Advice For Taking In A Stray!
Posted 30 September 2009 - 02:58 PM
Hubby and I have noticed a cat around our house for the past few months ... we think he likes our yard because we have no grass yet (new place) and we just have really tall weeds and LOTS of grasshoppers ... so he likes to hunt. He's skittish and would run whenever we attempted to go near him, which is what made us think he was a stray ... that and he's ALWAYS around, no matter what the weather.
As the temperature steadily plummets here in north-eastern Canada, hubby and I are getting worried that the little guy is going to freeze to death come winter. So, we started feeding him 2 weeks ago. He SCOFFS his food ... he's obviously hungry ... and he stares with wide eyes if we watch him eat ... he's obviously afraid.
Yesterday, hubby was able to pet him and he rubbed up against my leg once this morning, then ran back to his food when I went out on the porch with him.
So, we're both too compassionate to leave the little guy to freeze to death in the coming months. But, here's the kicker: We already have 2 cats at home.
Now, I made an appointment with our vet for next week ... but we have to get him into the garage first and then into the cat box ... have any of you ladies had experience taking in a stray and getting him to the vet?
I'm quite certain this isn't an owned cat ... his feet are always filthy (they're white), he's pretty skinny and he's too scared of us to be a house cat ... and he has no collar which all of the other outdoor owned cats in our area have.
Any and all advice would be much appreciated!!! Thanks ladies!!!!
Posted 30 September 2009 - 05:15 PM
It is important to keep him away from your other cats until he sees the Vet (but I'm sure you know that) as he could carry Feline Leukemia or another transferable disease.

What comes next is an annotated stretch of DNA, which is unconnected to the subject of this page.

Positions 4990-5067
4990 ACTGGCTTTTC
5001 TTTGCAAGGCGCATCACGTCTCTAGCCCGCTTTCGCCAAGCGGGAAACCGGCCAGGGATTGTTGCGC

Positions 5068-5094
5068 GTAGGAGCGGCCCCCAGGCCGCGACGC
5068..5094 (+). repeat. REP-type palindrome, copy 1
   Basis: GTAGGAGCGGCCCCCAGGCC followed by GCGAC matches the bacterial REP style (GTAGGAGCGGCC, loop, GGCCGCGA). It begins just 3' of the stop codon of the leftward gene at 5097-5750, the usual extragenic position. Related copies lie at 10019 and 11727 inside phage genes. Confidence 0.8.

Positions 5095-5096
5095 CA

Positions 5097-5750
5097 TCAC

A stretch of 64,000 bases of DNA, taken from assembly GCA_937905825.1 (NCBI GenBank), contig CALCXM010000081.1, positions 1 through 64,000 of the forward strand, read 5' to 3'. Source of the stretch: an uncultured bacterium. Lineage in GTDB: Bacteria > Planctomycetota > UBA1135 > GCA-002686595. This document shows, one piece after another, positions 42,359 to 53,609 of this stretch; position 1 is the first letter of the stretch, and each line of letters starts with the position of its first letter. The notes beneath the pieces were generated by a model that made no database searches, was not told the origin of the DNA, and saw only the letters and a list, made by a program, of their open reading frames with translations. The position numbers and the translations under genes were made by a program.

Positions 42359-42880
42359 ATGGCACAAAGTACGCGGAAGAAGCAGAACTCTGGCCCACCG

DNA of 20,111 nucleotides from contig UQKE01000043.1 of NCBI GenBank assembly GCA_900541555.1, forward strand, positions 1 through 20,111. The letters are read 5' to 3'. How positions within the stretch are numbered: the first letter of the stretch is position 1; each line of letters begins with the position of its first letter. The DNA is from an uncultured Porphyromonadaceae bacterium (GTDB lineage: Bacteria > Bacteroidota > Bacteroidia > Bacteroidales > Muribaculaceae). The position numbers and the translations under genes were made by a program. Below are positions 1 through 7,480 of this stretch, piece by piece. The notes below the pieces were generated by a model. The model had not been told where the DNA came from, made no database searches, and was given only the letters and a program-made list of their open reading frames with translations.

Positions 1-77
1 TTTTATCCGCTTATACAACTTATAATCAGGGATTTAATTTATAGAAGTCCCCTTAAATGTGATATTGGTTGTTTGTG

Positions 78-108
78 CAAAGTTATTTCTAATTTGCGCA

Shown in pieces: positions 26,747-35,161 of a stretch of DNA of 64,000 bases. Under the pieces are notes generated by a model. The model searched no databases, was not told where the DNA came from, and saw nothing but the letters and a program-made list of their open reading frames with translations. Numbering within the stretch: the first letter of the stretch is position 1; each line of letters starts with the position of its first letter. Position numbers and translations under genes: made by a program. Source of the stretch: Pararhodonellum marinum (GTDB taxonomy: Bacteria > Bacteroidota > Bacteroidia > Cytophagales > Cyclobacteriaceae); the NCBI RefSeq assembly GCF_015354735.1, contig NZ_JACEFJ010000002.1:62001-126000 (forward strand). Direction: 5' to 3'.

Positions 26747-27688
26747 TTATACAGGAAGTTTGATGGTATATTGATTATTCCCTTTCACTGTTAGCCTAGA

If you have any other questions just PM me, I often take in strays as I can't stand to see them out in the cold either and have done this several times.
You have a big heart, its great that you are looking out for the little guy!
Posted 30 September 2009 - 05:38 PM
Posted 01 October 2009 - 02:07 PM
The cat pictured below in my siggy was hanging around our house, one day we noticed that he was hurt and quickly took him to the vet. FI couldn't bare to see him put down and we spent the money to save his life and have surgery performed, someone had shot him. He was a skinny little stray then and now he is a fat happy lazy housecat. Our other cats get along with him aside from the occational spat over controling the food dish and he has more personality than we know what to do with. We are so glad we saved him and made him a part of our family.
Good Luck, let us know what happens.
Posted 01 October 2009 - 07:16 PM
Posted 02 October 2009 - 12:49 PM
IDK what your opinion is, but consider getting him fixed, too - maybe not at the initial vet visit, but definately if you plan on keeping him. It often mellows out strays a bit, and will take care of that annoying spraying/in heat problem.
And even if he does check out - to preserve harmony you should still keep him seperate from your other cats for a week or so - maybe in the basement or garage or something? With lots of blankets and warm comfy spots and food to make him more comfortable?
I like cats...
Posted 03 October 2009 - 10:59 AM
Posted 04 October 2009 - 12:29 AM
I have a couple strays I feed and have provided shelter for in the winter for the last 4 or 5 years. They are perfectly happy with the arrangement and are probably curled up out there as I type. I have two little cat houses that are water/wind-proofed and have two little heated cat beds in them. When the temperature starts to drop I put them out, nestle some old towels in them and plug in the heaters. I usually leave them up all winter. The heated cat beds are about $20 and up. I have had one of them spayed through a spay/release program. The other is much more feral and I'm hoping next year to be able to get him in as well.